Terry Teoh and his partner bought their Edwardian brick bungalow in East Brunswick 14 years ago, but it took them a while to get an energy transition underway.
Starting with a renovation in 2012, they focussed first on improving the thermal comfort and efficiency of their existing home with a new addition designed to passive solar principles. But over the last few years they switched their focus to energy, installing solar in 2016, a battery in 2018, and having their home disconnected from gas in 2020.
Taking control of their energy
For Terry, the final move away from gas was the final step to becoming a fully solar/electric household, and to be able to take control over how they make, use, store and share their renewable energy with the community.
“Meeting almost all of our needs from solar means that we are protected from electricity price rises in future. Energy is now on everyone’s mind,” he says.
Rather than take an ad hoc approach to improvements, Terry recommends those considering the journey start by getting a Residential Efficiency Scorecard, just like he did.
“An efficiency scorecard is a government scheme that gives you a holistic picture of what will give you best bang for buck,” says Terry.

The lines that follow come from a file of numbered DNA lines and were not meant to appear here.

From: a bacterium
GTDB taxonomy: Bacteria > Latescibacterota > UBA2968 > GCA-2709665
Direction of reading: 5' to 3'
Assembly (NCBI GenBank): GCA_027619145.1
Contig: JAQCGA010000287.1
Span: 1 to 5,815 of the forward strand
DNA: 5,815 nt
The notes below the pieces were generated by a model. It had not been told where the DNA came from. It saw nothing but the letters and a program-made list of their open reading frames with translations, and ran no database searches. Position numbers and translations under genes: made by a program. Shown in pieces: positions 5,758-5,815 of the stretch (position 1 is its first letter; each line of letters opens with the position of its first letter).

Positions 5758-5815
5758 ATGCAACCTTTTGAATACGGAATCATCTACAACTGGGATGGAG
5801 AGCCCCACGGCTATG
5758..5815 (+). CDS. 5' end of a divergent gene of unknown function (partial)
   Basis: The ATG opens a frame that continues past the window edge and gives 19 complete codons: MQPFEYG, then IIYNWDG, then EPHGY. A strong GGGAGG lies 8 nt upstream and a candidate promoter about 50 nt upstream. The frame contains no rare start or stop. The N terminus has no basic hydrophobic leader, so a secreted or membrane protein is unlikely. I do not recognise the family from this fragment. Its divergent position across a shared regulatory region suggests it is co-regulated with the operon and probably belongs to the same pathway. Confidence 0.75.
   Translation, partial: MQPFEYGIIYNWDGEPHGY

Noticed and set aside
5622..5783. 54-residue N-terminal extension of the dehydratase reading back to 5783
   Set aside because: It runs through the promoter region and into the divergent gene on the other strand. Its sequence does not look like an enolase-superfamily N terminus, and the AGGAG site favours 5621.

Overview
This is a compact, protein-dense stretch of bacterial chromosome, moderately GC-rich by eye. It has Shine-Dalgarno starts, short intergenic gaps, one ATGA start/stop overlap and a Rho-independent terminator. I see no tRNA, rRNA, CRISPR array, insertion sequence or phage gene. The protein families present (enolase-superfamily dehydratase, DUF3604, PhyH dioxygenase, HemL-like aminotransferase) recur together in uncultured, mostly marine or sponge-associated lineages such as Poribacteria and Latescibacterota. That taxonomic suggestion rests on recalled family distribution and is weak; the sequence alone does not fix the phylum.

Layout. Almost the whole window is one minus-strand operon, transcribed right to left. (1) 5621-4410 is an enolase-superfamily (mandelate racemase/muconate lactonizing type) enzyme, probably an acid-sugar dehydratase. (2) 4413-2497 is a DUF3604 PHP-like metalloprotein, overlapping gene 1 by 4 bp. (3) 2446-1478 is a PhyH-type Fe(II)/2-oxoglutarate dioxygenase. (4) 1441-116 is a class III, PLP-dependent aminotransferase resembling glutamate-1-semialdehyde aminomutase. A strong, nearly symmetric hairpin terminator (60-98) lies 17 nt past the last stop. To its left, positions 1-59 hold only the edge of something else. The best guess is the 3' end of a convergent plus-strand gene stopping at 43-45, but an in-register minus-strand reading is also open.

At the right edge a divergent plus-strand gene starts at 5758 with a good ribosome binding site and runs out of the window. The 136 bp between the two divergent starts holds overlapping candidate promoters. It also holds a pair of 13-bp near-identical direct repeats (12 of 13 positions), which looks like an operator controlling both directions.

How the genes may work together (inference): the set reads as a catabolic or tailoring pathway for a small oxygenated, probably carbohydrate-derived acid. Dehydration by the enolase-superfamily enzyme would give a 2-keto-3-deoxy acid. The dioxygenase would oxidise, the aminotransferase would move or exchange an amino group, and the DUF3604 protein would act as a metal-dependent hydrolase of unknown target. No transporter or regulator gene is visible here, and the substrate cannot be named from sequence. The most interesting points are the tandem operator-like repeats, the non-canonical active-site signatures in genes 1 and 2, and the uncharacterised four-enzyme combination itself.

“For $250 to $500, it’s a great investment because you’re not dealing with vendors trying to make a sale, you’re getting independent advice from an expert on what steps might be best for your home.”
Terry’s home achieved 10 on the scorecard, meaning his home is now “on average a zero energy cost house that exports electricity overall”.
He shares these findings, and more, with people during Sustainable House Day (he’s opened the home twice!).
Low hanging fruit
Terry also recommends people start by doing the “humble things” that cost less, like “installing canvas external blinds on the east and west of your home to keep out summer heat”.
He has also happily adjusted his lifestyle by heating rooms where the family spend the most time, rather than the whole home, to “smash down energy costs”.
A convert to induction
Terry cautions against his former tilt towards gas cooking.
“I was wedded to gas cooking,” he laughs. “I spent my life cooking with a gas flame and I couldn’t imagine anything else would be ‘real’ cooking, but I’ve been completely won over. Induction is brilliant.”